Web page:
• Errands (grocery shopping, appointments and visits)
  • Activities
  • Supervision. 

Private duty nursing care (skilled nursing)

  • Disease/illness care
    • Ventilator
    • Tracheostomy 
    • Ostomy/gastrostomy 
    • Feeding tube 
    • Catheter 
  • Monitoring and administering medications.

Home health care (Medicare certified)

  • Physical therapy
  • Occupational therapy 
  • Speech language pathology
  • Medical social services. (3) 

Once you’ve ascertained the appropriate forms of aid necessary for your situation, the selection process may prove easier. 

Determine your price-range and consider financial assistance 

Establishing how much you can afford to spend on a support worker may help you to determine which providers are worth considering. As mentioned above, the pool of services offered is large and the price for each may vary. Costs are also usually dependent upon the hours worked, therefore, it’s wise to decide whether care is required for only a few hours a day, the whole day (24/7) or overnight. 

In the US, the median rate for senior in-home care varies slightly depending on the state, however, according to Genworth Financial’s “Cost of Care Survey,” the average cost per hour across the nation sits just over USD$20. Daily median costs average around the USD$150 mark and monthly it’s approximately USD$4,500. States such as Louisiana, however, can be as low as USD$17 per hour, so location can be used to your advantage if you’re fortunate enough to live in one of those areas. It’s also worth seeing if they’re open to negotiating on price. (4) 

If paying out of pocket isn’t ideal, you could consider your eligibility for financial assistance and other methods of payment such as:

  • Medicare
  • Medicaid
  • Veteran’s programs
  • Reverse mortgage
  • Annuities 
  • Long-term care insurance 
  • Life insurance for cash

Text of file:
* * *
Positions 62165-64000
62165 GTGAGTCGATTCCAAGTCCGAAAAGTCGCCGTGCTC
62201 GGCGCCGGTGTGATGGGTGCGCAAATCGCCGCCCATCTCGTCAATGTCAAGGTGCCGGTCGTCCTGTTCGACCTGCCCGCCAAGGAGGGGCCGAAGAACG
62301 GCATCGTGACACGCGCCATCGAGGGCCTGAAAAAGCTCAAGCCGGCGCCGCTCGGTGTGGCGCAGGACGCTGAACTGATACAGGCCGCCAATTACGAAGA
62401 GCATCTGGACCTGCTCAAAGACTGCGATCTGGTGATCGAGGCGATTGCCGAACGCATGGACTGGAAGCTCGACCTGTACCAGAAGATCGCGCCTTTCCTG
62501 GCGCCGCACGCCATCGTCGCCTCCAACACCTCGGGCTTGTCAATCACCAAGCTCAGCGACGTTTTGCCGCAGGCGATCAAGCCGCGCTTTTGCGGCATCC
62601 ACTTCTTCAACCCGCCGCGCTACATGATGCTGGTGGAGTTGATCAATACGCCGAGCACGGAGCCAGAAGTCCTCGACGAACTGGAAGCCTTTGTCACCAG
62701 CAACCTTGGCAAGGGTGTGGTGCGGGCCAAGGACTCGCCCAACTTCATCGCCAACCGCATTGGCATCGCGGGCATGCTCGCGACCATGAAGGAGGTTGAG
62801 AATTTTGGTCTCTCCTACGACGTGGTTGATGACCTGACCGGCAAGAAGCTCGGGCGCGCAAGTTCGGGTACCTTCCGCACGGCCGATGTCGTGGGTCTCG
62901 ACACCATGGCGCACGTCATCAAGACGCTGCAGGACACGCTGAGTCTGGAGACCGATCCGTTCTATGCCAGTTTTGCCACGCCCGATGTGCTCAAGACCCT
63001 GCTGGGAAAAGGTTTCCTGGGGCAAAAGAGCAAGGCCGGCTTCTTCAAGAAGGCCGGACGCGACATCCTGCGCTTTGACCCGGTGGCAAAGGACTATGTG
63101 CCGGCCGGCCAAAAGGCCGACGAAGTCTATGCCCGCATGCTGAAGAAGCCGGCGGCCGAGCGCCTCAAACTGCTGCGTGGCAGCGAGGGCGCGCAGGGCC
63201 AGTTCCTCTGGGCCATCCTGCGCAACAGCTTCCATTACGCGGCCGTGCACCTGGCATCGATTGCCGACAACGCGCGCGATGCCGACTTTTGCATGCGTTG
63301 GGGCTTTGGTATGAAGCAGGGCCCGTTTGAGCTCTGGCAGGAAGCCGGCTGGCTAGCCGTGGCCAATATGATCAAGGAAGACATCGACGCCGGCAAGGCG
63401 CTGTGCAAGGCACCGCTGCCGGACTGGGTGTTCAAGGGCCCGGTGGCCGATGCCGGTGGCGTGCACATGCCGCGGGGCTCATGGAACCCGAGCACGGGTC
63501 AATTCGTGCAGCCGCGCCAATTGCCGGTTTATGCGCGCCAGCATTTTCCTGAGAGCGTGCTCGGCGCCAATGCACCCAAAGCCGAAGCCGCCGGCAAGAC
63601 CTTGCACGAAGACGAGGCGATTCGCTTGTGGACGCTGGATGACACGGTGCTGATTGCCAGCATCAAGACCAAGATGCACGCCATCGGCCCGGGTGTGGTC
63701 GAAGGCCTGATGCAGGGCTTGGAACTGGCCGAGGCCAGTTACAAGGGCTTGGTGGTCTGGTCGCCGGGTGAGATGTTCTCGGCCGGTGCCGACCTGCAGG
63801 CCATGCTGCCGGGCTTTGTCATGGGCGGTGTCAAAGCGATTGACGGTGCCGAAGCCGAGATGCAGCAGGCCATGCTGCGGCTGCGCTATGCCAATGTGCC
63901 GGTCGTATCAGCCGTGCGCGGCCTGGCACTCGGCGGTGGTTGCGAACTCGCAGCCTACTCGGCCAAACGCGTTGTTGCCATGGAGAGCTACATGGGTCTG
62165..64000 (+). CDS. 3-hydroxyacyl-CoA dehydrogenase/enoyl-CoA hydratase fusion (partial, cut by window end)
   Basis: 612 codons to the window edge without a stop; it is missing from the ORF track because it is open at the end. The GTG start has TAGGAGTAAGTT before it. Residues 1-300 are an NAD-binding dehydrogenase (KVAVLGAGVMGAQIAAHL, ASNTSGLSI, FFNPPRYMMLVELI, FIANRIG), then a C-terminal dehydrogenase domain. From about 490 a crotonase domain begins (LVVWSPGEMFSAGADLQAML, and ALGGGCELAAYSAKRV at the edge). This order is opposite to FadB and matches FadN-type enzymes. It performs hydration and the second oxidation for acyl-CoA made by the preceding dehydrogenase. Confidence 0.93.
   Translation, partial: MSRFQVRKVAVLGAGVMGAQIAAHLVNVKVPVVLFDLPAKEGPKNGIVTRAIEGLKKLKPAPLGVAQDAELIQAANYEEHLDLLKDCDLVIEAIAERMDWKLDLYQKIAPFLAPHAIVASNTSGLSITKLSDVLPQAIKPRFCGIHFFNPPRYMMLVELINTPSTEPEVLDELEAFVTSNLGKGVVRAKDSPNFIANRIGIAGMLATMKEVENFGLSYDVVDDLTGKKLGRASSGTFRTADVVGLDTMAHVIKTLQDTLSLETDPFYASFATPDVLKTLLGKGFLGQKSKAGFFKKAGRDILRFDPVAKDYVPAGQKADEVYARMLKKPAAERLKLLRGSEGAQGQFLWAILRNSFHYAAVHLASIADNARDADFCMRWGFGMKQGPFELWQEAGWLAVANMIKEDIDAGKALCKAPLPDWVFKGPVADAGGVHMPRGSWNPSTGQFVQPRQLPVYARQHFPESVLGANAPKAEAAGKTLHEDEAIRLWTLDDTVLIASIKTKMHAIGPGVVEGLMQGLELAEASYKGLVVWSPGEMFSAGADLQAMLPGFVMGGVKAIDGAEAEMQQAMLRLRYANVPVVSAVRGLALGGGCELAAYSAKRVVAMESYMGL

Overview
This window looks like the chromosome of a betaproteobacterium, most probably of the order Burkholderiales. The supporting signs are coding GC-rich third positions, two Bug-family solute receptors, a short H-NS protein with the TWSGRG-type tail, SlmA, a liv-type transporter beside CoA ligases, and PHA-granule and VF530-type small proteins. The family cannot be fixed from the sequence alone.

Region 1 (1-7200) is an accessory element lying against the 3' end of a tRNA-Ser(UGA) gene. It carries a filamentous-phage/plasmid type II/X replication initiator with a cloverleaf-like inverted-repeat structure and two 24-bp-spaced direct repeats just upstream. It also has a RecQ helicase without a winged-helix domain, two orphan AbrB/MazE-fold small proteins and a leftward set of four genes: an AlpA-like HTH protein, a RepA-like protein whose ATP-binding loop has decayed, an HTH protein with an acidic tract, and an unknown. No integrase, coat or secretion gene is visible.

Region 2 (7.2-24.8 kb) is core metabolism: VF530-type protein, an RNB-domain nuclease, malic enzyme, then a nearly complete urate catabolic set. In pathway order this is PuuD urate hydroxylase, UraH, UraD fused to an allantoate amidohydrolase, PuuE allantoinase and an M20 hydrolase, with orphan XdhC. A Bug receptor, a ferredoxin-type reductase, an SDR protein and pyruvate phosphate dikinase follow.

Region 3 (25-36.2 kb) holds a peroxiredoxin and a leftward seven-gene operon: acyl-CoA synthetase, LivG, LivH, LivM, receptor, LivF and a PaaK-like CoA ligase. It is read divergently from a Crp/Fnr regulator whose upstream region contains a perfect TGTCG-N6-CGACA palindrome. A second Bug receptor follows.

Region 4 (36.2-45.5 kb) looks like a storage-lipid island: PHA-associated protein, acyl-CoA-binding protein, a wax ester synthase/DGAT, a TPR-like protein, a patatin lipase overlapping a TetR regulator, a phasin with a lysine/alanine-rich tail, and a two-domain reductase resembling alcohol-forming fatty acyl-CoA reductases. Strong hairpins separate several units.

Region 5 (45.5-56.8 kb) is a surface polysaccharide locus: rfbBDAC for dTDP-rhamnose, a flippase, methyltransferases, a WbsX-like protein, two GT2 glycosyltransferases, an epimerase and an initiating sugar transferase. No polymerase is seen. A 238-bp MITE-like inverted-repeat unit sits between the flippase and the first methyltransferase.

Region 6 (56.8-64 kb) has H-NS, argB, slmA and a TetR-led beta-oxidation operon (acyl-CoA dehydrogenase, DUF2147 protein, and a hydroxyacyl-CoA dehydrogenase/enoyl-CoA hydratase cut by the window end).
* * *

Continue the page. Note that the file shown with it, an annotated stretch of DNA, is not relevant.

• Program of All-Inclusive Care for the Elderly (PACE). (5) 

Do your research

Checking out the agency’s website, reading reviews, seeking out recommendations as well as meeting workers in person before hiring, can help you narrow down the possibilities. Those recommended by others are more likely to hold some value in comparison to those without any references. It’s important, however, to also trust your gut. If your loved one connects with a particular worker over another, then you may choose to give them the benefit of the doubt. 

Remember the benefits 

If the process of finding a reputable worker is stressful, it’s wise to recall the short-term and long-term benefits of doing so. 

Advantages may include: 

  • Patient feels safe and comfortable in a familiar environment 
  • Family is present or close by 
  • Cost-effective
  • Eliminates the stress and confusion of being somewhere else
  • Reduced feelings of isolation
  • Prevents the risk of falls and other accidents 
  • May facilitate optimal health outcomes
  • Patient may maintain a sense of independence 
  • Choices and flexibility 
  • Individualized care.

Final thoughts 

Selecting the right at-home healthcare provider may be difficult if you’re unsure of what to look for. Once you’ve determined the services required, however, and how much you’re willing to spend, the process of finding a qualified worker should be made easier and the safety and care for you loved one, guaranteed. 

References

  1. “Long-term Care Providers and Services Users in the United States, 2015–2016”, Source: https://www.cdc.gov/nchs/data/series/sr_03/sr03_43-508.pdf
  2. “Persons employed in home health care services in the U.S. 2000-2019″, Source: https://www.statista.com/statistics/185249/persons-employed-in-home-health-care-services-in-the-us-since-2000/
  3. “Types of Home Health Care Services”, Source: https://www.hopkinsmedicine.org/health/caregiving/types-of-home-health-care-services
  4. “Cost of Care Survey”, Source: https://www.genworth.com/aging-and-you/finances/cost-of-care.html
  5. “Can You Afford a Home-Care Worker?”, Source: https://www.aarp.org/caregiving/financial-legal/info-2017/afford-a-homecare-worker.html